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Happy Easter

Easter Eggs

This is what happens when you have small children – you dye your kitchen.

Yes, the festival of Easter, goddess of the Spring, is celebrated this time of year with the traditional symbols of fertility, the egg and the rabbit, by the people who settled around the Baltic Sea – the Teutons, Slavs, Finns, Prussians, Letts, et al. It is a festival of plenty after the hardships of winter, with the promise of new growth.

Of course, later groups took the celebration and turned it to other purposes, but I doubt Easter minds.

I celebrated by buying stuff to rehab an apartment. Everyone has their own way of observing holidays.

5 comments

1 Badtux { 04.18.17 at 11:51 am }

While the rabbits and eggs were clearly hijacked from a fertility rite, Easter itself is pretty closely tied to Passover, which isn’t so, uhm, fertility-rite-ish.

A friend of mine has 15 and 18 year old kids still at home. Yeah, he was dyeing eggs again this year because they declared they weren’t too old for Easter :).

2 Bryan { 04.18.17 at 8:31 pm }

In Southern Europe the holidays [Passover/Easter] were called Pascha, but Northern Europe used the name of the Teutonic goddess of Spring Easter/Eostre. It was a festival of rebirth/resurrection which involves fertility and was an excuse for sex until the missionaries showed up and put a stop to it.

3 oldwhitelady { 04.18.17 at 9:47 pm }

Your celebration sounds fulfilling. It’s always nice to know you have most of the items needed to do the job. I, myself, spent the day buying seeds and plants, then planting them.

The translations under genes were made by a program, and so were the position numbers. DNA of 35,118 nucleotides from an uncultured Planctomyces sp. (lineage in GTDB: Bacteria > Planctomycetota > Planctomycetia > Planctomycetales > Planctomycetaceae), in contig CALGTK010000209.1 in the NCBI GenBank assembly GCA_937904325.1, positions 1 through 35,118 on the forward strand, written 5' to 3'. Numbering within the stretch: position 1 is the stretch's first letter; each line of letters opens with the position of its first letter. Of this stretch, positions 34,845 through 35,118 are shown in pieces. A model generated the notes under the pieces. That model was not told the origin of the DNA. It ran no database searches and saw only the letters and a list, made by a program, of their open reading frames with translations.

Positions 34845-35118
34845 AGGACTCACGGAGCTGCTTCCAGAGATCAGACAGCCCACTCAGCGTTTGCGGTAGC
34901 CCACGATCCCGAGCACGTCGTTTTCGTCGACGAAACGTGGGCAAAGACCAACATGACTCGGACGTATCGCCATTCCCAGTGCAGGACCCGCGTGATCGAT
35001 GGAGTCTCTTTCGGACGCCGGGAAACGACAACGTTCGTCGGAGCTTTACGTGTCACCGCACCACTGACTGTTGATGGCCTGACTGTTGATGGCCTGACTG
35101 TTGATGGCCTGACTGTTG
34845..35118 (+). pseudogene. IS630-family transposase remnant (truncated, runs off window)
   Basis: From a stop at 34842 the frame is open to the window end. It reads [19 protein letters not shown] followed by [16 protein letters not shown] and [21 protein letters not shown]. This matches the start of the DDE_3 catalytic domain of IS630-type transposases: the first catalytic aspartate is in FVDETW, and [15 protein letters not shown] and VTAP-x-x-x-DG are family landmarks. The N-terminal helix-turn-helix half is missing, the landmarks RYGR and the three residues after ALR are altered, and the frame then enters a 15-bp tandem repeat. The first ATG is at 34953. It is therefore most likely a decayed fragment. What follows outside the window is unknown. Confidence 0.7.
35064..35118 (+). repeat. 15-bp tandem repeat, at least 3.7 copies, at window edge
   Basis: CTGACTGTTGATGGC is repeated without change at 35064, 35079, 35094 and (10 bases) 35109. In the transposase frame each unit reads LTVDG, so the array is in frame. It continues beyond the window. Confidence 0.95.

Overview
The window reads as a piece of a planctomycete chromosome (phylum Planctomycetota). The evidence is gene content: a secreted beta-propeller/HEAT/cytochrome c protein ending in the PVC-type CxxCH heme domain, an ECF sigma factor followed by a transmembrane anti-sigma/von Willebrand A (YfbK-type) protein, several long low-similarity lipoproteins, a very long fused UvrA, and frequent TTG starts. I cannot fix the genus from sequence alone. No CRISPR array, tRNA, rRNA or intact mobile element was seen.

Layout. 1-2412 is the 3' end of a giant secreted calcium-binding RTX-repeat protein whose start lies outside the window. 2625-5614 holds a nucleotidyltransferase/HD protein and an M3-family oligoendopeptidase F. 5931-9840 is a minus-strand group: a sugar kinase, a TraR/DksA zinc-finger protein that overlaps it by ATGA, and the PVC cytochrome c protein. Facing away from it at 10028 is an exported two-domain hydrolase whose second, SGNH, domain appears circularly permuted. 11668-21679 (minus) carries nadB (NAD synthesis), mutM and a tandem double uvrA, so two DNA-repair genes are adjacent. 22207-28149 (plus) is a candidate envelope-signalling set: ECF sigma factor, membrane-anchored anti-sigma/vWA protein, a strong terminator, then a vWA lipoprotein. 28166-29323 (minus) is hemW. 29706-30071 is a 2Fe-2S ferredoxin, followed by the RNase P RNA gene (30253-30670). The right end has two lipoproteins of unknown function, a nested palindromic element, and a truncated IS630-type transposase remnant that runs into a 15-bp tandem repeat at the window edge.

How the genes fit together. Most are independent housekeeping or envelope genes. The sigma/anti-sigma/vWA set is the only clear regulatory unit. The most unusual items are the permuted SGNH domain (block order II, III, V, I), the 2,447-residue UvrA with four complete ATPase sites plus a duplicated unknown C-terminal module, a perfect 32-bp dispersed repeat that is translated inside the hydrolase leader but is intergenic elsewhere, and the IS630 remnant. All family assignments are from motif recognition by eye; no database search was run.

4 Badtux { 04.19.17 at 2:28 am }

The Eostre story always goes around this time of year, but there’s a few problems with it. 1) We don’t have any evidence of the existence of this goddess Eostre prior to the 8th century, despite the fact that we have evidence of the existence of other Germanic gods long predating that time, 2) the other Germanic gods had direct analogues in the Greco-Roman pantheons but no female fertility goddess existed in the Greco-Roman pantheons, 3) The holiday Easter is specifically tied to the Jewish holiday Passover which has nothing at all to do with any Germanic goddesses.

So yes, the bunnies and eggs are probably related to Germanic fertility rites of spring and became associated with Easter because Easter generally happens in the spring, but the evidence for the existence of an actual fertility goddess Eostre is… well, at best, inconclusive.

5 Bryan { 04.19.17 at 7:12 pm }

Nice to see you, OWL. It’s better when you are collecting to parts for someone else to use 😉

The problem, Badtux, is that the Romans weren’t looking for a goddess of Spring because they didn’t have one. Bede noticed her in the 9th century because people continued the celebration. The name also gave the name of the direction East/Ost – the direction of the sunrise. The West has no true counterpart for the Russian god Perun, Those who have heard about him try to call him a war god, when he was a god of defense. Perun didn’t think much of people who wandered around causing trouble. If you don’t have an analog in your culture you won’t seek a word for it in another culture.